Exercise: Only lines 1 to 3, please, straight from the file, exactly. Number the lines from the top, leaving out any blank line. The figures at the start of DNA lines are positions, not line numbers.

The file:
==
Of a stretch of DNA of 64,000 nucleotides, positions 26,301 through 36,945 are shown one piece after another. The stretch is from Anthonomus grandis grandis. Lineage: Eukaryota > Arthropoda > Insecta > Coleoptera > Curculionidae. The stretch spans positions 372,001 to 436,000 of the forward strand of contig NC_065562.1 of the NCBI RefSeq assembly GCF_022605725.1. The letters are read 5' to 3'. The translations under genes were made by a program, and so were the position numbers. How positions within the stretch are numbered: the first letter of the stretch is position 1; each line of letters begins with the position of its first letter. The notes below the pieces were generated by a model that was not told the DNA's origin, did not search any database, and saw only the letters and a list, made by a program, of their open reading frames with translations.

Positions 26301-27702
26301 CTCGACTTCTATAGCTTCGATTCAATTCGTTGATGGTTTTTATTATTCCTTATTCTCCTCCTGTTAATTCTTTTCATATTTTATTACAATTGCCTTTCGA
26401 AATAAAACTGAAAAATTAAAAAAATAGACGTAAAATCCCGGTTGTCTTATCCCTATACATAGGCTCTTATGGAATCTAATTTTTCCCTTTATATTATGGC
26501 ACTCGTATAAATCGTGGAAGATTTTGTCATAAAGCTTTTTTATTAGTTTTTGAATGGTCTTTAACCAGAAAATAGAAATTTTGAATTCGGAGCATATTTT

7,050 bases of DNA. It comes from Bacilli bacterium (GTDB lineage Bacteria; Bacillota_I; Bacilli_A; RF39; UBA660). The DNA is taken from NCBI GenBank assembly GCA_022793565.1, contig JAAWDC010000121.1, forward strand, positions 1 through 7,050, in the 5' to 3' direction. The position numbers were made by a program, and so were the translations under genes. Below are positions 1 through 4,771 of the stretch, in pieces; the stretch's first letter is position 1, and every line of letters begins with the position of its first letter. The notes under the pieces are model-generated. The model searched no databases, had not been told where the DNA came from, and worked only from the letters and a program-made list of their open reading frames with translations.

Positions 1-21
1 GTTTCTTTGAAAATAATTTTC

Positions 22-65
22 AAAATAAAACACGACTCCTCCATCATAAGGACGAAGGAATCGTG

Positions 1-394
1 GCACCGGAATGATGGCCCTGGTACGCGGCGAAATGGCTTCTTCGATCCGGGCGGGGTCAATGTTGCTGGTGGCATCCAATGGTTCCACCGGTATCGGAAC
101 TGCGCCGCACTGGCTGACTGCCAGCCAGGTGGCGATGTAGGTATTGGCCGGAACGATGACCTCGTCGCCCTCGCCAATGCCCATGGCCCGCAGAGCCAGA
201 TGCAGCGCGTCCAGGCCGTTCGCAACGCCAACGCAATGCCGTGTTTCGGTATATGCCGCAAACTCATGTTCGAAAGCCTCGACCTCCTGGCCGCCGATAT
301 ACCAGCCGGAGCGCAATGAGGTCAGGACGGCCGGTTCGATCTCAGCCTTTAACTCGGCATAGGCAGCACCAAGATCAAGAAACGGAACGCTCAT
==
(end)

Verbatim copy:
Of a stretch of DNA of 64,000 nucleotides, positions 26,301 through 36,945 are shown one piece after another. The stretch is from Anthonomus grandis grandis. Lineage: Eukaryota > Arthropoda > Insecta > Coleoptera > Curculionidae. The stretch spans positions 372,001 to 436,000 of the forward strand of contig NC_065562.1 of the NCBI RefSeq assembly GCF_022605725.1. The letters are read 5' to 3'. The translations under genes were made by a program, and so were the position numbers. How positions within the stretch are numbered: the first letter of the stretch is position 1; each line of letters begins with the position of its first letter. The notes below the pieces were generated by a model that was not told the DNA's origin, did not search any database, and saw only the letters and a list, made by a program, of their open reading frames with translations.

Positions 26301-27702
26301 CTCGACTTCTATAGCTTCGATTCAATTCGTTGATGGTTTTTATTATTCCTTATTCTCCTCCTGTTAATTCTTTTCATATTTTATTACAATTGCCTTTCGA